SMU is now bowl eligible for the first time since 1984. The Mustang Club members say that they’ll take anything – New Orleans Bowl against the Sun Belt, or even the nearby Ft. Worth Bowl which we come to find has a new sponsor and is now called the Bell Helicopter Armed Forces Bowl! However, there’s no guarantee of a bid until the final result of next week’s game versus Rice, a team void of a bowl since 1961! As reported in “Steveo’s Salvos” earlier this season, the Owls got off to an 0-4 start under new Head Coach Todd Graham who left Tulsa as defensive coordinator last season. They lost against the likes of Houston, UCLA, Texas, and Florida State before beating Army and righting themselves during conference play. Next week’s showdown will be an intense, interesting game for both teams with a long-awaited bowl bid on the line! Tulsa, whom we added as #110 earlier this season in a 24-23 OT win at Navy, was off to a promising 7-1 start, but the Ponies tagged them for their third loss in a row to set them back at 7-4, 4-3 in C-USA. It was the second time this year that we saw Tulsa play in the first end of one of our 1-A “double-headers”. They host Tulane next week in hopes of receiving a bowl bid as well, but the bid will be a lesser one than what was anticipated only a few weeks ago. With our addition of SMU as #112 on this day, CFF.com has now completed the full complement of C-USA teams toward our Goal to see every 1A team play at least once. We won’t mind going back to The Boulevard at SMU again in the future to hook up with fellow members of the Mustang Club, hopefully with the opportunity to see an even more meaningful game.
Extra Points: Met with Mustang members Brian Bischoff, Chip Hiemenz ‘06, Jamie, and Jeremy among others. Chip works for SMU’s office of Development and Alumni Affairs. We promised to send him some of our favorite hot sauce, Frank’s, to use on their next batch of hot wings, hopefully at a bowl game. The beer wagon was equipped with three TV monitors to keep up with action around the country. At the Natorium across the street, music was provided buy the PitPops band. We also met Jared Romo, QB of last year’s Mustangs who was instrumental in leading SMU past the #22 ranked TCU Horned Frogs at that time. It was SMU’s first win over a ranked team in many years. All nice guys, these die-hards were disappointed on the turn-out t his week compared to last week’s homecoming loss to Houston. We’re hoping they get their bowl wish this year.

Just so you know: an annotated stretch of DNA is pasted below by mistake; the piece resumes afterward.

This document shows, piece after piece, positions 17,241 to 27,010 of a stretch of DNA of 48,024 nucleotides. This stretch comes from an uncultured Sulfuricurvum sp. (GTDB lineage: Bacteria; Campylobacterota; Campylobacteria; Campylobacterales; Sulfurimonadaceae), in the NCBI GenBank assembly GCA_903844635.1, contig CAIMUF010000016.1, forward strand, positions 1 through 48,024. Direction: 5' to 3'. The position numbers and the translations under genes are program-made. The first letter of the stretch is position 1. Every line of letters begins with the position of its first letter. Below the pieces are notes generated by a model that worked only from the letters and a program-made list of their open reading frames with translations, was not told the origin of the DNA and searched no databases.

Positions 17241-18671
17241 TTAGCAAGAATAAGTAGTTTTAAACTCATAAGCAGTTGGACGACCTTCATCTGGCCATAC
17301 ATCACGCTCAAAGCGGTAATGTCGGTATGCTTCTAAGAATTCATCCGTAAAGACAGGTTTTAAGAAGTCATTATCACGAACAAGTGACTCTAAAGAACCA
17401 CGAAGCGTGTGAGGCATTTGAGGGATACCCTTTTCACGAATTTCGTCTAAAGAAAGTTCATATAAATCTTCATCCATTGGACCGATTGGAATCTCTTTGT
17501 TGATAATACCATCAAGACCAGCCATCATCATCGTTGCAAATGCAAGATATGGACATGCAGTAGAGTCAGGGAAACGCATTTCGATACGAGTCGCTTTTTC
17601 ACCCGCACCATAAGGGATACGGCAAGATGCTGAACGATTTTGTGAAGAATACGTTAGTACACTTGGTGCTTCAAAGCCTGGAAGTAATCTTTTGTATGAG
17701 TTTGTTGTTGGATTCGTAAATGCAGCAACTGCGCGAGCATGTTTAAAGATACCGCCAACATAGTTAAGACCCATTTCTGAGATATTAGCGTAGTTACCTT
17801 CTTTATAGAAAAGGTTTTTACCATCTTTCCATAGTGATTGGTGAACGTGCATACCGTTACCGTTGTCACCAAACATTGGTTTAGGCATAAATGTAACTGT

All the guys are very supportive of Mustang Head Coach Phil Bennett who’s overcome some personal tragedies while building the Mustang program. There are changes going on at the athletic department as Steve Orsini., formerly AD at Central Florida, has stepped in and gotten great financial support from the school’s alum. He made a big name hiring in basketball when he brought Matt Doherty in to take over an average program at SMU. Supporters envision other moves to be made as Orsini strives to improve SMU athletics, but they hope Bennett will be around for a while. A win over Rice and a bowl bid would be a step in the right direction. The Dallas Morning News reported on Sunday that Orsini called the Tulsa game a “great win”, but wouldn’t commit to anything until the season was over.
Not quite Ralphie the Buffalo from Colorado, two handlers run a small black Mustang down the field between periods and after scores. Though three handlers work with “my little pony” as opposed to eight for Ralphie, we think one big handler could carry this mascot across the field himself!